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Fires at Mumbai towers every 2 days in last decade: RTI reply

The RTI reply sought by activist Shakeel Ahmed Shaikh said the city saw about 48,434 fire incidents from 2008 to June 2018, of which, 1,568 incidents were reported in high-rise buildings.

mumbai Updated: Sep 05, 2018 05:31 IST
Steffy Thevar
Steffy Thevar
Hindustan Times, Mumbai
High rise,Fire,Mumbai tower
Mumbai, India - August 22, 2018: Fire breaks out at Crystal tower at Parel in Mumbai, India, on Wednesday, August 22, 2018. (Photo by Pratik Chorge/Hindustan Times)(Pratik Chorge/HT Photo)

A recent Right to Information (RTI) reply, which shows that high-rise buildings in the city have witnessed fire incidents almost every other day, has raised serious questions over the city’s vertical development and if the fire brigade is equipped.

The RTI reply sought by activist Shakeel Ahmed Shaikh said the city saw about 48,434 fire incidents from 2008 to June 2018, of which, 1,568 incidents were reported in high-rise buildings.

One of the tallest buildings in the city is about 320m, which is undergoing construction at Lower Parel.

The fire brigade is equipped with a ladder reaching a maximum height of 90m, which is around 30 floors.

The RTI reply said that maximum fire incidents in high-rise buildings were reported from Zone 3, which includes areas of Bandra, Khar, Santacruz and Andheri; 496 fire incidents, which is almost 50% of the total high-rise incidents; followed by Zone 1, which includes areas like Fort, Colaba, Marine Drive Girgaum and Byculla (325) and then Zone 4 (289), which includes areas like Goregaon, Jogeshwari, Borivli and Malad.

Raising questions on the fire brigade’s contingency, Ahmed said, “Are we compromising on safety due to lack of space. If the civic body cannot provide safety to a high-rise, why does it provide permissions for higher FSIs?”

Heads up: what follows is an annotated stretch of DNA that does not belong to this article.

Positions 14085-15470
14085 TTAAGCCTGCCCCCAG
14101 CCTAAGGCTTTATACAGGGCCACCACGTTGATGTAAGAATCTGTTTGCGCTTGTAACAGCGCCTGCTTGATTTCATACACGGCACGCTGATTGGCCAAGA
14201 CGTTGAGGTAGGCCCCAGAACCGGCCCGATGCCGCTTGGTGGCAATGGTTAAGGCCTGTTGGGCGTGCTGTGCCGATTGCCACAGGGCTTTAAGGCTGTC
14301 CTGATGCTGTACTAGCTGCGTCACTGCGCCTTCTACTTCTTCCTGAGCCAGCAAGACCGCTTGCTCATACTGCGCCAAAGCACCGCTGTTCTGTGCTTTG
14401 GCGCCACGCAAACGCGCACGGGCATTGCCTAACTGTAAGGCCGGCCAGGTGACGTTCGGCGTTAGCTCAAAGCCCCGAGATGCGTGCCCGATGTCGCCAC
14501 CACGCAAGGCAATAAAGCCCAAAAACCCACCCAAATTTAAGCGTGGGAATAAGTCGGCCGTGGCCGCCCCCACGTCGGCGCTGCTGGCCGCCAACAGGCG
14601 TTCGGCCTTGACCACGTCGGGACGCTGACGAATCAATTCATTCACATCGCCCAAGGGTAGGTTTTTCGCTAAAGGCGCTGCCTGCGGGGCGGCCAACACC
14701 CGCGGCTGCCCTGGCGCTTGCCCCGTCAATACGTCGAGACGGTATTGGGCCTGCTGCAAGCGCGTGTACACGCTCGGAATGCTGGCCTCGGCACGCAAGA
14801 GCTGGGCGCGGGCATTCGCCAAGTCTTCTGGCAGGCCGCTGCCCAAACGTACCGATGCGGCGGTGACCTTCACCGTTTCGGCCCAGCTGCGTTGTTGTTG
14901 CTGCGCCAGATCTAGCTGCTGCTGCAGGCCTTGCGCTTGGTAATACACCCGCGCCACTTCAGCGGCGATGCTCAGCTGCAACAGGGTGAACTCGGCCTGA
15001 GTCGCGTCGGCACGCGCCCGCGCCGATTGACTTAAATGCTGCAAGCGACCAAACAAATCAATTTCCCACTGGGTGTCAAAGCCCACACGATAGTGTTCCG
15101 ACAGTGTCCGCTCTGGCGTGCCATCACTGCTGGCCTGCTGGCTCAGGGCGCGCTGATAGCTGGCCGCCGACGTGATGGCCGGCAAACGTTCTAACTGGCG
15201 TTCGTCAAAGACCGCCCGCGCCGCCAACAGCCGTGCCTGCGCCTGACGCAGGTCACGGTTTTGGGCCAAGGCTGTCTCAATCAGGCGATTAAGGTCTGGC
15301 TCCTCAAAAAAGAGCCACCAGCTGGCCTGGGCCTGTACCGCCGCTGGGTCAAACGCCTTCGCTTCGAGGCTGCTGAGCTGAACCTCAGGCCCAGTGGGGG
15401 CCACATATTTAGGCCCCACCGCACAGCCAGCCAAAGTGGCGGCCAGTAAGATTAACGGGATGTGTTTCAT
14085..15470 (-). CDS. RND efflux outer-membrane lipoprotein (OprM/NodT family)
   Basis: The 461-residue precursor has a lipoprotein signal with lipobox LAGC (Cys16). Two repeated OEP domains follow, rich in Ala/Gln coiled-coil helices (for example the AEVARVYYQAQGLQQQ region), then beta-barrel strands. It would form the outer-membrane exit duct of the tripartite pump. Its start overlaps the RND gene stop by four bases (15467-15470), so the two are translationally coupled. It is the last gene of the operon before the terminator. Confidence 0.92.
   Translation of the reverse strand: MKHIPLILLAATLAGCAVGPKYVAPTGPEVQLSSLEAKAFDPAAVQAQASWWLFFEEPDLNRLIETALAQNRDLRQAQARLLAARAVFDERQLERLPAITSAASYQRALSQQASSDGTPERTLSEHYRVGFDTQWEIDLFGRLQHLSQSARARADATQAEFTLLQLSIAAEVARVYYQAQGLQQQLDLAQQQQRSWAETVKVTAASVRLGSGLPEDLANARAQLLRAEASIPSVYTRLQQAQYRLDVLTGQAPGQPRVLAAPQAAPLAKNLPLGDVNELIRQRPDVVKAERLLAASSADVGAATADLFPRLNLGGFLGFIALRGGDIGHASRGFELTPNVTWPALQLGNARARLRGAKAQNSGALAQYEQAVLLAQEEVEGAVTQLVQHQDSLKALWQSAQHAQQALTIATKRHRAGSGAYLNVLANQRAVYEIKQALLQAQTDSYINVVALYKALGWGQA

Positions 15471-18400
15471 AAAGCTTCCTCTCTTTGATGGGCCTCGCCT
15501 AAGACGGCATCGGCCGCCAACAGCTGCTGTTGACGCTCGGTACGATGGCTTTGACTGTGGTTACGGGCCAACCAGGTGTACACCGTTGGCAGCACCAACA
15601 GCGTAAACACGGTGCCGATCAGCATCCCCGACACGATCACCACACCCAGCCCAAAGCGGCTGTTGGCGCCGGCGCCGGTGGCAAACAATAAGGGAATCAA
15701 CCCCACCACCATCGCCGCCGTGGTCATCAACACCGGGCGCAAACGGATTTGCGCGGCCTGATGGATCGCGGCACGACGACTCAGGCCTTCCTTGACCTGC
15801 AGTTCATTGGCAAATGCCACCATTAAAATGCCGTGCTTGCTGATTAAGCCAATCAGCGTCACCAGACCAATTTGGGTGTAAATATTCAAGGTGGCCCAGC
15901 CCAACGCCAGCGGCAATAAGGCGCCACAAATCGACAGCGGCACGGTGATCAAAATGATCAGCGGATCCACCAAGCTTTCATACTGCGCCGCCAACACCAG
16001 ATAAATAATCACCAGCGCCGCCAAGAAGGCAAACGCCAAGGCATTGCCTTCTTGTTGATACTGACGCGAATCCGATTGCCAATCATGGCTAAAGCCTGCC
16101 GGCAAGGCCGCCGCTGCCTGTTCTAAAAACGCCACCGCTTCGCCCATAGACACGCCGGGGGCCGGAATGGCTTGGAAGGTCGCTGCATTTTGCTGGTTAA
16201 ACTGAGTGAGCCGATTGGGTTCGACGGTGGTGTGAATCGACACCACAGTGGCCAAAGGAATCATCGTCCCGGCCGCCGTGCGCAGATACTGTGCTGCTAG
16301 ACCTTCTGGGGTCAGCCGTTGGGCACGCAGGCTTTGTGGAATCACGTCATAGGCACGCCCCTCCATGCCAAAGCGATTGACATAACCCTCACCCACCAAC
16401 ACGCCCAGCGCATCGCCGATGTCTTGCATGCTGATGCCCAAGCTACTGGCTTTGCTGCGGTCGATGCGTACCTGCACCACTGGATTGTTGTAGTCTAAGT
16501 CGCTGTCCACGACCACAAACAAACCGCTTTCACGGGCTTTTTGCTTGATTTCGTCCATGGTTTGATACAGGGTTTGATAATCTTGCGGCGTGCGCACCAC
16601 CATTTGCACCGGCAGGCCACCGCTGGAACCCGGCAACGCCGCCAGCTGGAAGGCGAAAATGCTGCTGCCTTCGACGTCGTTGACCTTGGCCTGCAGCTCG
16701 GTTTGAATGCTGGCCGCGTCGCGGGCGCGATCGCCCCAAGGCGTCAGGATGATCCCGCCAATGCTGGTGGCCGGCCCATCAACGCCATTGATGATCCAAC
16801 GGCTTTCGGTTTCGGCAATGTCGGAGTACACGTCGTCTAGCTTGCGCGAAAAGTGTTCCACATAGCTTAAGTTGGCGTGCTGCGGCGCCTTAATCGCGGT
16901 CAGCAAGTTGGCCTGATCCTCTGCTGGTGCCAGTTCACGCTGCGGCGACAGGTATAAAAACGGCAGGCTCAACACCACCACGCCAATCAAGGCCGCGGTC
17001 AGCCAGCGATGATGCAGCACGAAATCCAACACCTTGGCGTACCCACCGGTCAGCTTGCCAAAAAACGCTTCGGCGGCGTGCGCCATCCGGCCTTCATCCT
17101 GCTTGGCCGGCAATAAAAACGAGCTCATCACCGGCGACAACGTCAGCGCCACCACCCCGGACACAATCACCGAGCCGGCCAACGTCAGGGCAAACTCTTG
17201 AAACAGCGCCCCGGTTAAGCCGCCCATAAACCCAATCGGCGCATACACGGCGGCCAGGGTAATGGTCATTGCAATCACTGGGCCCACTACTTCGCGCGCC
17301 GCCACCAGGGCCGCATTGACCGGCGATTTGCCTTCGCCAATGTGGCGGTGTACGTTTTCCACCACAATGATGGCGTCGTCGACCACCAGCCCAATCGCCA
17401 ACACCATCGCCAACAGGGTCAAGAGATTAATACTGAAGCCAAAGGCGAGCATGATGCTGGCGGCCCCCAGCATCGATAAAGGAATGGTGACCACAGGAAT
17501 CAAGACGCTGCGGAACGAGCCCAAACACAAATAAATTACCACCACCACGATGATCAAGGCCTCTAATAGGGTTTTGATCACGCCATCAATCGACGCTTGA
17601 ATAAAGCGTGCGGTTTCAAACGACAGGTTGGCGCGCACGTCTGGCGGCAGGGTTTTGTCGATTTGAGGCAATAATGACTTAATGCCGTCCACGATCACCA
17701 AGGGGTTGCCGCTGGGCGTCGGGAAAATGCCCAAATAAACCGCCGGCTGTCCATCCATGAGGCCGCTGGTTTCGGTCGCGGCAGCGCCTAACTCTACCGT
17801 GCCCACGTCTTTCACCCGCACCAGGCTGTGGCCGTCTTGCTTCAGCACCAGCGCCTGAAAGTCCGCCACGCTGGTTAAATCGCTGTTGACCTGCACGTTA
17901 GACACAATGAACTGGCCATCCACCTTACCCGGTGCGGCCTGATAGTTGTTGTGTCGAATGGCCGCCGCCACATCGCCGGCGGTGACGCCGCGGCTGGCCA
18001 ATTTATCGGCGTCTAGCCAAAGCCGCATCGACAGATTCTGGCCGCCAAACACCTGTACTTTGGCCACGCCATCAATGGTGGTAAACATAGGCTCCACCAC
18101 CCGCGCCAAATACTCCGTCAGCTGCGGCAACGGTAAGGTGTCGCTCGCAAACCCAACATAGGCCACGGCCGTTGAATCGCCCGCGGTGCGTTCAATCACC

Meanwhile, a fire brigade official said, “Nowhere in the world does fire-fighting service have ladders reaching the top-most floors of their tallest buildings. Hence, in the Development Control Regulations (DCR), we have made it mandatory for high-rise buildings to have both active and passive fire-fighting systems.”

“We either try to douse the fire or evacuate people with these systems. Mumbai fire brigade is equipped as per international standards,” he said.

The chief fire officer, PS Rahangdale, said that height of a ladder and height of a building have no relation during a fire fighting activity.

“Fire-fighting happens internally, so, we insist on internal fire-fighting systems for which we carry out random inspections and prosecute those who do not have such a system in place,” Rahangdale said.

Another officer said that due to presence of Navy and Coast Guard in Mumbai, the fire brigade can coordinate and airlift people in high-rise buildings.

Active fire-fighting systems include fire extinguishers, sprinklers and fire alarm systems while passive fire-fighting systems include fire resistant walls and floors and easy exit ways.

The fire officer also said there is only one 90 metre ladder in the fire brigade, which is kept at the Byculla fire brigade headquarters.

There are a total of 20 ladders ranging from 25 metres in height to 90 metres.

First Published: Sep 05, 2018 05:30 IST